Designer. Maker. User

Figure 1.0  Location: The Design Museum. Photo by: Tadu Nyasulu

Design is not what it looks like and feels like. Design is HOW IT WORKS!

Steve Jobs

Two weeks ago, it was a complete pleasure to visit the Design museum to experience first hand the ability to see an idea or concept from three different perspectives; The Designer, The maker and The user and evaluating how all three perspectives depend on each other and how they can be used interchangeably. For instance how the user can influence what is to be designed and how the designer needs to have the maker in mind in-order to ensure practicality or simply how the maker needs to understand the designers vision during creation of the product or service.

I got the chance to see how various inventions came into place. (refer to Picture 1.0 below) as well as how technological and cultural advances have influenced various inventions (Refer to Picture 1.1 below). Looking at how things were done in the past and how they have changed made me think through how things will be in the next generation. It was both exciting and scary at the same time to see how technology and Artificial intelligence is gradually replacing/substituting humanity.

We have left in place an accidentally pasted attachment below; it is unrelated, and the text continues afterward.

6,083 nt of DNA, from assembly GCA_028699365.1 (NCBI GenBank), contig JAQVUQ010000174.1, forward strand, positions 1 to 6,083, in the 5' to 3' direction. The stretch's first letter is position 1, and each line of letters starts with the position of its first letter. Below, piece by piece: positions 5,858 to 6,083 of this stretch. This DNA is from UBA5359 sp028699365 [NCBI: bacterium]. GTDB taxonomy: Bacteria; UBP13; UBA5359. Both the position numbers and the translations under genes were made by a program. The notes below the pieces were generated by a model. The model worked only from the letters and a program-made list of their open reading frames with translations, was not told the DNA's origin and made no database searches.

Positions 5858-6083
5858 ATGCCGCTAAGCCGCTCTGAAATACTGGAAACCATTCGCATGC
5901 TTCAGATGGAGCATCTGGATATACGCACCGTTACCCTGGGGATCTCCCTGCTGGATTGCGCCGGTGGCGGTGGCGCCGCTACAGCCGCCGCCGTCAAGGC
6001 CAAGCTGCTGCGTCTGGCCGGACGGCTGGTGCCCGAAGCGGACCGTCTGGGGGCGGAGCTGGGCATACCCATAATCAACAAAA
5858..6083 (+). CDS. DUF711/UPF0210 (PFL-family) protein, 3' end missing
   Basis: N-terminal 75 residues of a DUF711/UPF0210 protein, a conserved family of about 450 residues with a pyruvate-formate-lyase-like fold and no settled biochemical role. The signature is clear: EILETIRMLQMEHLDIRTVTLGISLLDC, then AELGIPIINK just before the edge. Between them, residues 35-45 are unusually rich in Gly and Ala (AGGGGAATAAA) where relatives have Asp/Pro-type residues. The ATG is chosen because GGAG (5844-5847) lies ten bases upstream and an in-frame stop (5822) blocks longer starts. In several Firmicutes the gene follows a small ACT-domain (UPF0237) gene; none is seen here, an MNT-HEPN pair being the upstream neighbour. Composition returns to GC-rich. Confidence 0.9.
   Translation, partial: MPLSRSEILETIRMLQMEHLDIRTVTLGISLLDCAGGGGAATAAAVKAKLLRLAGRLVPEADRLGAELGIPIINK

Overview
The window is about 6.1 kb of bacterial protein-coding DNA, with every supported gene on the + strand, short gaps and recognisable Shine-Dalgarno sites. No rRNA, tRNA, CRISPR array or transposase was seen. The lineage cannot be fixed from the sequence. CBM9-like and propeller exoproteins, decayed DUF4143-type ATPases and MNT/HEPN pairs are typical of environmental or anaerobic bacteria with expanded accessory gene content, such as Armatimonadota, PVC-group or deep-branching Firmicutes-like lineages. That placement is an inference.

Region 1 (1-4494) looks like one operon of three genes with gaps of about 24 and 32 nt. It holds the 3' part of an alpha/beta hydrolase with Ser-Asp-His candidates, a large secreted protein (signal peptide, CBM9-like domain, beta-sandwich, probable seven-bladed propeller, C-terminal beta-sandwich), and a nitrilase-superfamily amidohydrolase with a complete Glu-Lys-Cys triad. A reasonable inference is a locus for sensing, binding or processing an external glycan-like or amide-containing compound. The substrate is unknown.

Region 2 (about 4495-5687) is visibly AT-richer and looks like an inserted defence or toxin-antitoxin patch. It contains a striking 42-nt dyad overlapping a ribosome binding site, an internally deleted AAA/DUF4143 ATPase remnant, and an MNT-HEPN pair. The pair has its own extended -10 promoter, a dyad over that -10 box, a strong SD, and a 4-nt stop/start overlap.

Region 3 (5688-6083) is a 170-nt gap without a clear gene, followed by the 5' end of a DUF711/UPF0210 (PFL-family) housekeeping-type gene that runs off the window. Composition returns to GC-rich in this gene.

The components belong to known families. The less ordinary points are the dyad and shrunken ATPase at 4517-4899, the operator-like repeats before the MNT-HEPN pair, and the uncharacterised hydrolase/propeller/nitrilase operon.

Figure 1.2 Product evolution. Location: The Design Museum. Photo by: Tadu Nyasulu

Figure 1.3 Product evolution. Location: The Design Museum. Photo by: Tadu Nyasulu

This trip completely changed my perception of museums and helped me overcome the stereotype of museums being generally “boring”. It was exciting to see how products have evolved and how innovation has been a driver of this, but simultaneously, this experience left me questioning; if the human race have become this dependent on technology, and the increasing use of artificial intelligence in hospitals, schools, banks, airports, homes and generally day to day activities, where does that leave the working man/woman whose service or expertise is no longer substantial? Is anyone’s job safe? And how do these technological advances impact the economy in the long run? 

Innovation is taking two things that already exist and putting them together in a new way.                             Tom Freston



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